Patient-controlled epidural analgesia during labor using ropivacaine and fentanyl provides better maternal satisfaction with less local anesthetic requirement

Miwako Saito, Toshiyuki Okutomi, Yuji Kanai, Junko Mochizuki, Akihiro Tani, Kan Amano, Sumio Hoka

Research output: Contribution to journalArticle

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Abstract

Purpose. To test the hypothesis that patient-controlled epidural analgesia (PCEA) using ropivacaine and fentanyl provides better maternal satisfaction and less anesthetic requirement than conventional continuous epidural infusion (CEI) during labor, we studied 58 uncomplicated parturients (singleton, vertex presentation). Methods. After establishing effective epidural analgesia with 11 ml of 0.2% ropivacaine, all parturients were randomly divided into one of two groups: the PCEA group (n = 29) or the CEI group (n = 29). In the PCEA group, the pump was initiated to deliver a basal infusion at 6 ml·h-1 and a demand dose of 5 ml; the lockout interval was 10 min, and there was a 31 ml·h-1 limit. The drugs used were 0.1% ropivacaine + fentanyl 2 μg·ml-1. In the CEI group, epidural analgesia was maintained with the same solution as the PCEA group at a constant rate of 10 ml·h-1. If parturients requested additional analgesia in the CEI group, we added 8 ml of epidural 0.2% ropivacaine without fentanyl. Results. Parturients' demographic data, such as duration of labor, mode of delivery, Apgar score, and umbilical arterial pH did not differ between the two groups. However, the hourly requirement of ropivacaine was significantly less in the PCEA group than in the CEI group (9.3 ± 2.5 vs. 17.6 ± 7.6 mg·h-1; P < 0.05). Parturients' satisfaction assessed by the Visual Analogue Scale tended to be higher in the PCEA group than in the CEI group. Side effects such as nausea, hypotension, and itching were similar for the two groups. Conclusion. We found that PCEA was an effective means of providing optimal analgesia, with better satisfaction during labor and less local anesthetic requirement.

Original languageEnglish
Pages (from-to)208-212
Number of pages5
JournalJournal of Anesthesia
Volume19
Issue number3
DOIs
Publication statusPublished - Aug 1 2005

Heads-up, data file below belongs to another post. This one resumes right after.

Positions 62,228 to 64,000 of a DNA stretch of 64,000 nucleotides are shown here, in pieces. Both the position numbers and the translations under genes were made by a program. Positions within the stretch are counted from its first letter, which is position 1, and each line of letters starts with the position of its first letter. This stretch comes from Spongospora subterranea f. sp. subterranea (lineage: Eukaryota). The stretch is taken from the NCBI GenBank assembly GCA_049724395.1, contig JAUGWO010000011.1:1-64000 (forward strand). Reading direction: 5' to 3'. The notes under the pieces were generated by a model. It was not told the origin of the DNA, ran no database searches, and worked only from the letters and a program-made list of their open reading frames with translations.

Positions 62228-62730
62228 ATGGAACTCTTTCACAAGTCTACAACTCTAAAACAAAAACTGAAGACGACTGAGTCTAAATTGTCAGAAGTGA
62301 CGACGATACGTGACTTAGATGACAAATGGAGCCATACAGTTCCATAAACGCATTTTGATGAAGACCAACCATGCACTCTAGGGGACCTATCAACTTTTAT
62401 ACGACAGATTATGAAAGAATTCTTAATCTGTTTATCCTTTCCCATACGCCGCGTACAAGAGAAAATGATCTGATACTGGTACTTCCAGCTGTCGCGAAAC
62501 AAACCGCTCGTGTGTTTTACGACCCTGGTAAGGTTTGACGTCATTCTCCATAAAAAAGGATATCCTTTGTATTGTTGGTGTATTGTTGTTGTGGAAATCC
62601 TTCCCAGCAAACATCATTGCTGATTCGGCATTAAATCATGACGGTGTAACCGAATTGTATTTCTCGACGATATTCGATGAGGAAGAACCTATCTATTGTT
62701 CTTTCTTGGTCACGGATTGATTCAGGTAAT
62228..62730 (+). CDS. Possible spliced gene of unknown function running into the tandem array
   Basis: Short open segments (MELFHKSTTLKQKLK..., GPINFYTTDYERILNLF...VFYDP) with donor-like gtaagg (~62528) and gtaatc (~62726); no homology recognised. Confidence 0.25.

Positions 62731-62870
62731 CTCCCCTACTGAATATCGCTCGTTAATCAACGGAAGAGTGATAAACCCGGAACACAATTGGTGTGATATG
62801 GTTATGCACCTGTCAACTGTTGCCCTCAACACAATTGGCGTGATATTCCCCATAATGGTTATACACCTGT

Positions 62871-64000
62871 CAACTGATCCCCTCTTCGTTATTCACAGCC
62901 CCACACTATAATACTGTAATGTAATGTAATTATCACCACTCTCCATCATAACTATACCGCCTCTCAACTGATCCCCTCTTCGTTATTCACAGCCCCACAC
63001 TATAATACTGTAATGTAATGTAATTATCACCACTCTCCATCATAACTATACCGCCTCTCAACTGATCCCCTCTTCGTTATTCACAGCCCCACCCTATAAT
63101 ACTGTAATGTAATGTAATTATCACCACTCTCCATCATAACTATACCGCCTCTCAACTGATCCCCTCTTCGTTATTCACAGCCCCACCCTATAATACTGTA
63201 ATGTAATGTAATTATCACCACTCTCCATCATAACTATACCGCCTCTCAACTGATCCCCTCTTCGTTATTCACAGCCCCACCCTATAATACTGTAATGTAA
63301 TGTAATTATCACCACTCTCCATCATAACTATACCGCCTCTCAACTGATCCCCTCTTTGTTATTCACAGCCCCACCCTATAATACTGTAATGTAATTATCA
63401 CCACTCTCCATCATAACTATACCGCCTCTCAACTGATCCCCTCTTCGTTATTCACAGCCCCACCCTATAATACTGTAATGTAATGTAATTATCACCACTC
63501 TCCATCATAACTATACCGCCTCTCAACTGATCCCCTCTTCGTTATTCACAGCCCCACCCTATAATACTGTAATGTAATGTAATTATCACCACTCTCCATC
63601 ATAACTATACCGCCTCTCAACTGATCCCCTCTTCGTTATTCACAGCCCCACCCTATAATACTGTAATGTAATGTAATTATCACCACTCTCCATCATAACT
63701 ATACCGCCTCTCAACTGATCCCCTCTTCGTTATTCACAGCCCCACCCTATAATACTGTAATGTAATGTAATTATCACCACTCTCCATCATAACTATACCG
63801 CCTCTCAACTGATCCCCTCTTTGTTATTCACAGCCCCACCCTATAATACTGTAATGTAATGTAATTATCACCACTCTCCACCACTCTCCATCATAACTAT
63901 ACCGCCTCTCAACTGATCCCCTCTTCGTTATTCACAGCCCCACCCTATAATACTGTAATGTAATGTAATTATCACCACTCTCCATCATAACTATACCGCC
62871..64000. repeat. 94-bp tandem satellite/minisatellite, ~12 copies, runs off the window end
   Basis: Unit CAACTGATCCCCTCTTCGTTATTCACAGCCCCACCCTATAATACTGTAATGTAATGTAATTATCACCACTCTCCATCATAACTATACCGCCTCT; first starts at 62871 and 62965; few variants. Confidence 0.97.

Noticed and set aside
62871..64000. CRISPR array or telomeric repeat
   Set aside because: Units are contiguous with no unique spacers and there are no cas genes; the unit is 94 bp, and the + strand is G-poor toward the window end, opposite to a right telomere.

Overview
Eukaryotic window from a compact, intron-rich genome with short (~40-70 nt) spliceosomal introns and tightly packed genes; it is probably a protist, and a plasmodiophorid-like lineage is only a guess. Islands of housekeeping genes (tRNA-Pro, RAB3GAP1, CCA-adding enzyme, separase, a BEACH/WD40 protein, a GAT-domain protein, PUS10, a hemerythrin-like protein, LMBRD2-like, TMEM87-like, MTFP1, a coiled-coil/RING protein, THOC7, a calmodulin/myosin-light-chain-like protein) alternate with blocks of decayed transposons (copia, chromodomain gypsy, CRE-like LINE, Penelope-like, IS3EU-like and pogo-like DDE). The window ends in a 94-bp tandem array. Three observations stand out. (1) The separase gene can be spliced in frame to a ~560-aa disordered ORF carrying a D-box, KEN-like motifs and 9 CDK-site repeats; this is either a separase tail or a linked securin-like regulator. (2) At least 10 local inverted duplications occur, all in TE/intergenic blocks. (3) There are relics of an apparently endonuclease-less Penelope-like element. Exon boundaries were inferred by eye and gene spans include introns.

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Patient-Controlled Analgesia
Epidural Analgesia
Fentanyl
Local Anesthetics
Mothers
Parturition
Analgesia
Umbilicus
ropivacaine
Apgar Score
Pruritus
Visual Analog Scale
Hypotension
Nausea
Anesthetics
Demography

All Science Journal Classification (ASJC) codes

  • Anesthesiology and Pain Medicine

Cite this

Patient-controlled epidural analgesia during labor using ropivacaine and fentanyl provides better maternal satisfaction with less local anesthetic requirement. / Saito, Miwako; Okutomi, Toshiyuki; Kanai, Yuji; Mochizuki, Junko; Tani, Akihiro; Amano, Kan; Hoka, Sumio.

In: Journal of Anesthesia, Vol. 19, No. 3, 01.08.2005, p. 208-212.

Research output: Contribution to journalArticle

Saito, Miwako ; Okutomi, Toshiyuki ; Kanai, Yuji ; Mochizuki, Junko ; Tani, Akihiro ; Amano, Kan ; Hoka, Sumio. / Patient-controlled epidural analgesia during labor using ropivacaine and fentanyl provides better maternal satisfaction with less local anesthetic requirement. In: Journal of Anesthesia. 2005 ; Vol. 19, No. 3. pp. 208-212.
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abstract = "Purpose. To test the hypothesis that patient-controlled epidural analgesia (PCEA) using ropivacaine and fentanyl provides better maternal satisfaction and less anesthetic requirement than conventional continuous epidural infusion (CEI) during labor, we studied 58 uncomplicated parturients (singleton, vertex presentation). Methods. After establishing effective epidural analgesia with 11 ml of 0.2{\%} ropivacaine, all parturients were randomly divided into one of two groups: the PCEA group (n = 29) or the CEI group (n = 29). In the PCEA group, the pump was initiated to deliver a basal infusion at 6 ml·h-1 and a demand dose of 5 ml; the lockout interval was 10 min, and there was a 31 ml·h-1 limit. The drugs used were 0.1{\%} ropivacaine + fentanyl 2 μg·ml-1. In the CEI group, epidural analgesia was maintained with the same solution as the PCEA group at a constant rate of 10 ml·h-1. If parturients requested additional analgesia in the CEI group, we added 8 ml of epidural 0.2{\%} ropivacaine without fentanyl. Results. Parturients' demographic data, such as duration of labor, mode of delivery, Apgar score, and umbilical arterial pH did not differ between the two groups. However, the hourly requirement of ropivacaine was significantly less in the PCEA group than in the CEI group (9.3 ± 2.5 vs. 17.6 ± 7.6 mg·h-1; P < 0.05). Parturients' satisfaction assessed by the Visual Analogue Scale tended to be higher in the PCEA group than in the CEI group. Side effects such as nausea, hypotension, and itching were similar for the two groups. Conclusion. We found that PCEA was an effective means of providing optimal analgesia, with better satisfaction during labor and less local anesthetic requirement.",
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AU - Saito, Miwako

AU - Okutomi, Toshiyuki

AU - Kanai, Yuji

AU - Mochizuki, Junko

AU - Tani, Akihiro

AU - Amano, Kan

AU - Hoka, Sumio

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